Provisional liquidator appointed to takeaway app company

Bamboo app allowed users to order and pick up meals from restaurants

The court heard most of the app’s users also either started working remotely or ceased working at all. Photograph: iStock

The court heard most of the app’s users also either started working remotely or ceased working at all. Photograph: iStock

 

The High Court has appointed a provisional liquidator to the company behind an app that allows users to order and pick up meals from restaurants and cafes all over the State.

The Bamboo app, which launched in 2018, was designed to allow people to get meals from over 100 restaurants, in Galway, Dublin and Cork, located near their place of work.

The court heard the company behind the app, Mahalo Ltd, had been seeking fresh investment to develop its business, which generated revenue by charging a small commission on orders placed.

Its financial situation significantly dipped after 95 per cent of the restaurants which it had worked with closed due to the Covid-19 pandemic.

Most of the app’s users also either started working remotely or ceased working at all.

The court heard a rival operator was interested in acquiring the company’s assets for €37,000 and hiring its six employees.

Having received legal advice, the directors sought to have Mahalo wound up and a provisional liquidator appointed.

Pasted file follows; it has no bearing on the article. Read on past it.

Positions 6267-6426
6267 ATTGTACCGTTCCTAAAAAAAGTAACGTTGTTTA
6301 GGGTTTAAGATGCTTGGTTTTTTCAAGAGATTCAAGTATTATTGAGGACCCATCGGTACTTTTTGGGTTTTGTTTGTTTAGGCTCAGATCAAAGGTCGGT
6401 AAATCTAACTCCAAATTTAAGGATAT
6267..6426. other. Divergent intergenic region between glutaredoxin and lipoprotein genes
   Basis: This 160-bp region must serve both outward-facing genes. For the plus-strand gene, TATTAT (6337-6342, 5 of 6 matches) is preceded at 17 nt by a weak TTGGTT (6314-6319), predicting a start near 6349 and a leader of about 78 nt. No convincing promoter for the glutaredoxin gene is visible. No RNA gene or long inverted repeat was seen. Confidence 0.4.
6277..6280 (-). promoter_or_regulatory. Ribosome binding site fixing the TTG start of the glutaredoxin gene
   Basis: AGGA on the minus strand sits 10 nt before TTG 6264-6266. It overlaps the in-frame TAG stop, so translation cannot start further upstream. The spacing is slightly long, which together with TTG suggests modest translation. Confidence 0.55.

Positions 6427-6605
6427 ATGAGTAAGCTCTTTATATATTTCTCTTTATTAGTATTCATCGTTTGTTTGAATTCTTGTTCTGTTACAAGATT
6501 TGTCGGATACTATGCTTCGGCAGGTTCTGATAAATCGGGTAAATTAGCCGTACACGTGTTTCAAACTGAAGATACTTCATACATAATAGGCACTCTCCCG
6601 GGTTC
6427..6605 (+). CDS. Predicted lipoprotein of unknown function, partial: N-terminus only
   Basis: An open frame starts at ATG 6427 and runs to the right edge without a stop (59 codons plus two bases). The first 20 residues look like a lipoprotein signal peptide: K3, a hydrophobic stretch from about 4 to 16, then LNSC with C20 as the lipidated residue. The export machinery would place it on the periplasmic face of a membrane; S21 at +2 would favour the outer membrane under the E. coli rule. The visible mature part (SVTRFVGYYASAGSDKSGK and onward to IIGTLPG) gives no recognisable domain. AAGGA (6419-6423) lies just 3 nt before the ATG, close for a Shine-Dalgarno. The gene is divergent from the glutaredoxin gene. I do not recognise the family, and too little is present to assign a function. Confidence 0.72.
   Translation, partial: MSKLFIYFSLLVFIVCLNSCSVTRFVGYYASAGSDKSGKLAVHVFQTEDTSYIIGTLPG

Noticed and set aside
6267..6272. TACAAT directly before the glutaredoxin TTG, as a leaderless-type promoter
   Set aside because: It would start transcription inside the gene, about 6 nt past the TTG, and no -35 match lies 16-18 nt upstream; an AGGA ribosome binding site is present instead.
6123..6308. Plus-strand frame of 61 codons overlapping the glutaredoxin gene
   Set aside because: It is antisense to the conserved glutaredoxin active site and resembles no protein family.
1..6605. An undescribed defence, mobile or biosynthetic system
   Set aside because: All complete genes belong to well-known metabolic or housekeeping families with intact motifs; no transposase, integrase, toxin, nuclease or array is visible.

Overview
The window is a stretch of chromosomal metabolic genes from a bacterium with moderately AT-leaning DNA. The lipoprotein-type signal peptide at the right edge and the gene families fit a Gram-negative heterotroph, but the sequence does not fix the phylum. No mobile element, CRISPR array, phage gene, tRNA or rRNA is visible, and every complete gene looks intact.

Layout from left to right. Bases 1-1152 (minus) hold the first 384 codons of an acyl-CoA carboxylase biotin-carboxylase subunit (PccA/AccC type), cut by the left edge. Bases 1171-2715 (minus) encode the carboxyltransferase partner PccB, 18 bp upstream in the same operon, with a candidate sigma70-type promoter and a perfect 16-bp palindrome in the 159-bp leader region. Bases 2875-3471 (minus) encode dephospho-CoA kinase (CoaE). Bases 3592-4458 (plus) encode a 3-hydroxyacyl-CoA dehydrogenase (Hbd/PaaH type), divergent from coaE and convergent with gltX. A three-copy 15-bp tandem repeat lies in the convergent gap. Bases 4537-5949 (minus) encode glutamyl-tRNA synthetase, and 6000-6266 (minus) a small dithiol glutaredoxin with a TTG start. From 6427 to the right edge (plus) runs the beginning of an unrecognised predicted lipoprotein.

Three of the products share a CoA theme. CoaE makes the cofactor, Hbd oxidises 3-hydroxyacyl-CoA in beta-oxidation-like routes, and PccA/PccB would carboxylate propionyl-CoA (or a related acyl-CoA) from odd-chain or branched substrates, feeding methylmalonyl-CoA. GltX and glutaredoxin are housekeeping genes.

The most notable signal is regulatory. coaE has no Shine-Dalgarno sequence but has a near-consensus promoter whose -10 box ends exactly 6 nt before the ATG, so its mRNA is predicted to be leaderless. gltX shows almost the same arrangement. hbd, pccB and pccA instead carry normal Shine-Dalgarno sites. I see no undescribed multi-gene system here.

The liquidator, it was claimed, would be of benefit of the company’s creditors and ensure its assets could be sold for the best possible price and that Mahalo’s server is maintained.

Main creditors

The company’s main creditors are an investor in the firm, Joseph Elias, who is owed €460,000, and the Revenue, owed €30,000.

The firm’s directors are Luke Mackey, Hyde Road, Dalkey, Co Dublin, and Stefanos Focas, Rathmichael, Co Dublin.

On Thursday, Mr Justice Senan Allen appointed insolvency practitioner Paul McCann of Grant Thornton as provisional liquidator to Mahalo.

The judge said he was satisfied the firm is insolvent but he expressed concern the winding up process was being done through a court-appointed liquidator, as opposed to a voluntary liquidation.

The judge said his concerns were because a rival firm had made an offer to acquire Mahalo’s assets for €37,000. Mahalo’s debts were well in excess of that offer, and that was before one took the costs of a High Court liquidation into account, he said.

Despite his reservations, the judge said he was prepared to appoint a provisional liquidator and adjourned the matter to a date later this month.